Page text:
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Grabby doctors

State medical board disciplines local MDs for misconduct

The executive director of the Medical Board of California has recommended discipline for five county doctors.

The board has recommended that the license of Del B. Dalton of Chula Vista be revoked or suspended. The license had been taken away in 1999 because of sexual misconduct with five female patients, "dishonest and corrupt" behavior, according to the staff report, and his conviction on three counts of sexual battery. He suffered from post traumatic stress disorder and alcoholism.

Dalton went through extensive psychiatric treatment and won back his license after seven years of probation. But now the board's staff says he took the Physician Assessment and Clinical Education Program and did very poorly. So, the executive director recommends that his license be revoked or suspended.

Ziyad Ghabra lost his license in 1993 as a result of sexual misconduct with multiple women, including patients and employees. He was criminally convicted of sexual battery but repeated such activities after a 90-day jail term. He also suffered from pathological gambling. He was denied reinstatement in 1998. Between 2000 and 2013 he practiced in Dubai and Syria but returned to the United States after the Syrian military conflict began. An administrative law judge recommends that his U.S. license be reinstated but that he be on probation for seven years.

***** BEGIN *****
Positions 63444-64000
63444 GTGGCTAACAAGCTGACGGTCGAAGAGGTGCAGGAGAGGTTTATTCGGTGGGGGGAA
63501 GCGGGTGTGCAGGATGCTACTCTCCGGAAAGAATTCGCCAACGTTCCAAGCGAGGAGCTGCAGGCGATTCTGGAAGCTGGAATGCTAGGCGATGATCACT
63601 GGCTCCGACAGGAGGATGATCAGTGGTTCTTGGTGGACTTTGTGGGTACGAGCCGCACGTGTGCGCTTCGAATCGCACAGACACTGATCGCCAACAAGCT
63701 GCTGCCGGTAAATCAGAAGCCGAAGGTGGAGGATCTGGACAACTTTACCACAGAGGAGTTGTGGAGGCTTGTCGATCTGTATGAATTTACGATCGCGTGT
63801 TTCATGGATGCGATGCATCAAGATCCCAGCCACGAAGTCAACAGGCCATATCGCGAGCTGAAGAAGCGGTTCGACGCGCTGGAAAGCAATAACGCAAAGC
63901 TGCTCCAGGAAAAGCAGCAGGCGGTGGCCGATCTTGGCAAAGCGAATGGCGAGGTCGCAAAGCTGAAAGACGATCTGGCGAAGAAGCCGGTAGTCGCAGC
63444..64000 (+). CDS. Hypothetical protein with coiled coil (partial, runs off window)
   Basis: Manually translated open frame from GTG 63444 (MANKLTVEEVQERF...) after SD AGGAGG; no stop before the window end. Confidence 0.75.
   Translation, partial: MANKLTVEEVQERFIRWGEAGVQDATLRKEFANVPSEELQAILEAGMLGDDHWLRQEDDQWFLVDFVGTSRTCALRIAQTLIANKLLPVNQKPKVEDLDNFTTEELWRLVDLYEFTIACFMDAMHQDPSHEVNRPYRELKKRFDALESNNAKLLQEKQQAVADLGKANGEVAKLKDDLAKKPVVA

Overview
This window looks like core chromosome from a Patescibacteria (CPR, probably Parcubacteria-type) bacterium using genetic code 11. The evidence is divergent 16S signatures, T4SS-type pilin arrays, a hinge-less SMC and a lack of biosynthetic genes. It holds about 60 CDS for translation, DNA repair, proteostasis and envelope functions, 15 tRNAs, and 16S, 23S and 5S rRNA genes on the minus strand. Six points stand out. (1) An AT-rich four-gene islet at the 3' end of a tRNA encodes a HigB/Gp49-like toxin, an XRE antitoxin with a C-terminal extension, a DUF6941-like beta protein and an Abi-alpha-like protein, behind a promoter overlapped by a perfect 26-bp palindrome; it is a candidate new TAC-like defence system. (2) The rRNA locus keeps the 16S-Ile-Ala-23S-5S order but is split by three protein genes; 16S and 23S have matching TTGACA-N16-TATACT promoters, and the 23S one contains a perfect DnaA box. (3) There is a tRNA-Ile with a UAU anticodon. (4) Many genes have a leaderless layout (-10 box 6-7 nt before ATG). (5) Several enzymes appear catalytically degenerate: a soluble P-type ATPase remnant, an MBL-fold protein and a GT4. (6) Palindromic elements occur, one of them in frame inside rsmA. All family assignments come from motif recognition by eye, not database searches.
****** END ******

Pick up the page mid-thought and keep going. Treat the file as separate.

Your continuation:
The board's executive director recommends that Harish Hosalkar of San Diego go through a hearing that could lead to the revocation or suspension of his license. He is charged with research misconduct: negligent research on adolescents after hip surgery, says the board's executive director.

Marcus Minh Van of Escondido used alcohol to excess and was charged with driving under the influence. The board's executive director recommends that he get five years of probation, abstain from alcohol and controlled substances, and go through psychiatric treatment.

Update/correction (2:10 p.m., 3/7/17)

Marcus Minh Van's case was dismissed, according to his attorney. A previous version stated that he was convicted of driving under the influence and for possession of a controlled substance. The Reader regrets the error.

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